The project would add 72 beds to the roughly 90 inpatient psychiatric beds in Dane County, operated by general hospitals.
The plan comes as Dane County is embarking on a study of its mental health services, including whether a crisis restoration center is needed to help keep people with mental health emergencies out of jail and quickly connect them with services.
Police have complained about having to transport many mentally ill patients to Winnebago Mental Health Institute in Oshkosh since 2014, when the state stopped accepting most non-criminal patients at Mendota Mental Health Institute in Madison.
The psychiatric hospital in Middleton could help divert people from jail and reduce trips to Winnebago, mental health advocates, county officials and police have said.
Shaheen said the hospital would reduce trips to Winnebago by 90 percent, and crisis assessment would be offered 24 hours a day, seven days a week. “Folks can just walk in,” he said. “If they are in the middle of a crisis that they cannot manage, then we will take care of them.”
In Green Bay, police said the opening of Willow Creek Behavioral Health last year has reduced trips to Winnebago and given officers a place to take patients who agree they need treatment.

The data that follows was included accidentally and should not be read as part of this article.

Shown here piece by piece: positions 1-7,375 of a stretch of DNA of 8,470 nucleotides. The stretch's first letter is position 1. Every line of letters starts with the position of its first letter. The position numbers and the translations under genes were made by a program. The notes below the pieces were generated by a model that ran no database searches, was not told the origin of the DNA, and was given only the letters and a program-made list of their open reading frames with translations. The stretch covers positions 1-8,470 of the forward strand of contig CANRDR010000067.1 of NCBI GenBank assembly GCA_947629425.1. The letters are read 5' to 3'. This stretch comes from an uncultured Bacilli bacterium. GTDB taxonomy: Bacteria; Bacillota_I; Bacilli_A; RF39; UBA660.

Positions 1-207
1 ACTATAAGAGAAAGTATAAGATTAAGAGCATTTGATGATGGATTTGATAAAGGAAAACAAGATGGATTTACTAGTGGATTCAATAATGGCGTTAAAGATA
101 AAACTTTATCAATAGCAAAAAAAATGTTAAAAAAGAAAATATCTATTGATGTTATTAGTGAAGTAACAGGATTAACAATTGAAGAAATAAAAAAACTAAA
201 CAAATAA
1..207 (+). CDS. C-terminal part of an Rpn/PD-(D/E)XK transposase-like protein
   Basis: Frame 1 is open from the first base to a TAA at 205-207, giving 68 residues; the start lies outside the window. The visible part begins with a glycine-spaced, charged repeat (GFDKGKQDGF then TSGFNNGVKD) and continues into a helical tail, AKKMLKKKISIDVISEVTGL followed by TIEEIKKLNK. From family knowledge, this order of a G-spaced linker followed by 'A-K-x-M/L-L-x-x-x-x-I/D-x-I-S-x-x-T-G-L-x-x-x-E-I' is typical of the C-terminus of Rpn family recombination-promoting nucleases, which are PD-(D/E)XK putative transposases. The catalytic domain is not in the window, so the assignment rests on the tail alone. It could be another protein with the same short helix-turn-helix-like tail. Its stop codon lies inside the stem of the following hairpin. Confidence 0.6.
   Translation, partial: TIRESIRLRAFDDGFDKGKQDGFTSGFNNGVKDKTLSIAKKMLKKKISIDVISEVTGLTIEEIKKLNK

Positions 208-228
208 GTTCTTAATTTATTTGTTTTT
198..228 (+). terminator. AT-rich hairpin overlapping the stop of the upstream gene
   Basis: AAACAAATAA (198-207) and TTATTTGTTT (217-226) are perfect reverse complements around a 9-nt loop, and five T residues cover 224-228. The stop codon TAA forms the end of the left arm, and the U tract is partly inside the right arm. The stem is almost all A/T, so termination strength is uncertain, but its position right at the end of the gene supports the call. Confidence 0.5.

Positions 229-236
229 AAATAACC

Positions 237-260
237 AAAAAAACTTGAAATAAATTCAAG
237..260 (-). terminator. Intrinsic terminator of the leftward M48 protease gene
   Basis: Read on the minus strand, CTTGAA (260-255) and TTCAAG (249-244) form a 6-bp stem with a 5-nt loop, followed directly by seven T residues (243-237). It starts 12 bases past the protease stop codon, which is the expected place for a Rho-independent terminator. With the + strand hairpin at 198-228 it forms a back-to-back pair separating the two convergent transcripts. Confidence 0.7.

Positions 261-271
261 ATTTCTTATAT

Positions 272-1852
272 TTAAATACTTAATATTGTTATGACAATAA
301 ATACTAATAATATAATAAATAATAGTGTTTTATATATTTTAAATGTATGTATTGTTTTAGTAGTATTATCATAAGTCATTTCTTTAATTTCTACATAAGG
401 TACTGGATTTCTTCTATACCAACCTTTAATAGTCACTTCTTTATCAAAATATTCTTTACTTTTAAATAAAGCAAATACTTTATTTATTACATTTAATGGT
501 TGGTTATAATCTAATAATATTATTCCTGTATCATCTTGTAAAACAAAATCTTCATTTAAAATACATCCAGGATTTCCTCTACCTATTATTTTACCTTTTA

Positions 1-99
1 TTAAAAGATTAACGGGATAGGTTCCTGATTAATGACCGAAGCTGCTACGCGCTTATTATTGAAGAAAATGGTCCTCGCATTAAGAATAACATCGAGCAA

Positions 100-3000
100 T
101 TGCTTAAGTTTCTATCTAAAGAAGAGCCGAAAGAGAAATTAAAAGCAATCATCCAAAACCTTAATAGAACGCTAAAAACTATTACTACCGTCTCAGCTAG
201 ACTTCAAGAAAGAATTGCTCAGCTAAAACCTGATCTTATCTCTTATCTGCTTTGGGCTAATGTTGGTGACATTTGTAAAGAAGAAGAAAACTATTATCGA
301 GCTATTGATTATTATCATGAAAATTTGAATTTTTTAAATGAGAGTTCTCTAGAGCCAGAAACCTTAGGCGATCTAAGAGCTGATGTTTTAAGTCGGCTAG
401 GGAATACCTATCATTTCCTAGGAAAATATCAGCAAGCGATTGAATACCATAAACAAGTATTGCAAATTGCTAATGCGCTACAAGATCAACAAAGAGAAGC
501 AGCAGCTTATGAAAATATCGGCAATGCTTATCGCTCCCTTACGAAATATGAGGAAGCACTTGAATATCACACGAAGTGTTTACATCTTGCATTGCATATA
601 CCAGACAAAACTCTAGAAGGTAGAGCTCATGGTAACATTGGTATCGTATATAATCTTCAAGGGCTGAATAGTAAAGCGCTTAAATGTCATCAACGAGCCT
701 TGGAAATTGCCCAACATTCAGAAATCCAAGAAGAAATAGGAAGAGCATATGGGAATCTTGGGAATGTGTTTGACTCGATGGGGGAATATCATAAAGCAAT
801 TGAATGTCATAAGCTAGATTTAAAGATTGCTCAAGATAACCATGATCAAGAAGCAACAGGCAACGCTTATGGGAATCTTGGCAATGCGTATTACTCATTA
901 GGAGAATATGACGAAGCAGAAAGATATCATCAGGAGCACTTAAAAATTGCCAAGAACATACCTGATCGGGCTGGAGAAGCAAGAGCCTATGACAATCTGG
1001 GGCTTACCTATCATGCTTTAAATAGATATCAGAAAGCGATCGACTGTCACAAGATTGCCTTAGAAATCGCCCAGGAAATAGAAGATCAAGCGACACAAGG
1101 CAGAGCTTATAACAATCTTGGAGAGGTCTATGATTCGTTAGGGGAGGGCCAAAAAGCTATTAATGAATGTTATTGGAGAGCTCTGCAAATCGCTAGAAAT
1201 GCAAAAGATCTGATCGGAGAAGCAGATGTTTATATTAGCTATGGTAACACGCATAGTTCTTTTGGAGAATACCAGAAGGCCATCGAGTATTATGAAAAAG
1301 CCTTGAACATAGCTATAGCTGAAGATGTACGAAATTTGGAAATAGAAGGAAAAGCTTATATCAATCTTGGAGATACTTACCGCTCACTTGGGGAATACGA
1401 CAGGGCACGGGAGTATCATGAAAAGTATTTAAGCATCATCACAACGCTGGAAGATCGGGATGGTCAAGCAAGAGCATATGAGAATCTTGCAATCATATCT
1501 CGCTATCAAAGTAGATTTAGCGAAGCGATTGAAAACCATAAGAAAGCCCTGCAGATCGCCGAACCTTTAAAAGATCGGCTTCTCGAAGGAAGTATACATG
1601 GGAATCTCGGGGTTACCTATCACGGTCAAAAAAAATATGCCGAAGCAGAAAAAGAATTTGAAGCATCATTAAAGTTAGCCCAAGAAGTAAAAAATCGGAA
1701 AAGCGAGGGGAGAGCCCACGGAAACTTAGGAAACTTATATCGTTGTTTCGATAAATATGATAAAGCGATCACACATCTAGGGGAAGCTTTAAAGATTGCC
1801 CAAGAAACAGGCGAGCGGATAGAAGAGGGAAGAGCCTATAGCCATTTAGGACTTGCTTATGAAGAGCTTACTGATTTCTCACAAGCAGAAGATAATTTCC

“Willow Creek is a breath of fresh air,” Barb Gerarden, one of the Green Bay Police Department’s two mental health officers, told the State Journal this year.
Parkway also for-profit
But Willow Creek has had significant turnover among administrators and medical staff, according to two current and two former high-level employees who spoke to the State Journal on the condition of anonymity, saying they feared they could lose their jobs or be sued if identified.
The hospital turns away patients with a questionable ability to pay for treatment, and sometimes admits patients when there aren’t enough staff to take care of them, they said. Many patients haven’t received required physical exams since Aurora ended its contract, the current employees said.
Aurora ended the contract Jan. 31 because of growing demand at Aurora facilities and “our ongoing dedication to providing all patients with the best care,” said Aurora spokeswoman Tami Kou.
Shaheen said nurse practitioners are now performing the exams and the facility meets state-mandated staffing ratios. “We do not cherry pick patients,” he said. “We take all payers as they come.”
Dr. Randall Cullen, a Madison-area psychiatrist and former medical director of Mendota Mental Health Institute, questioned Strategic Behavioral Health’s business model.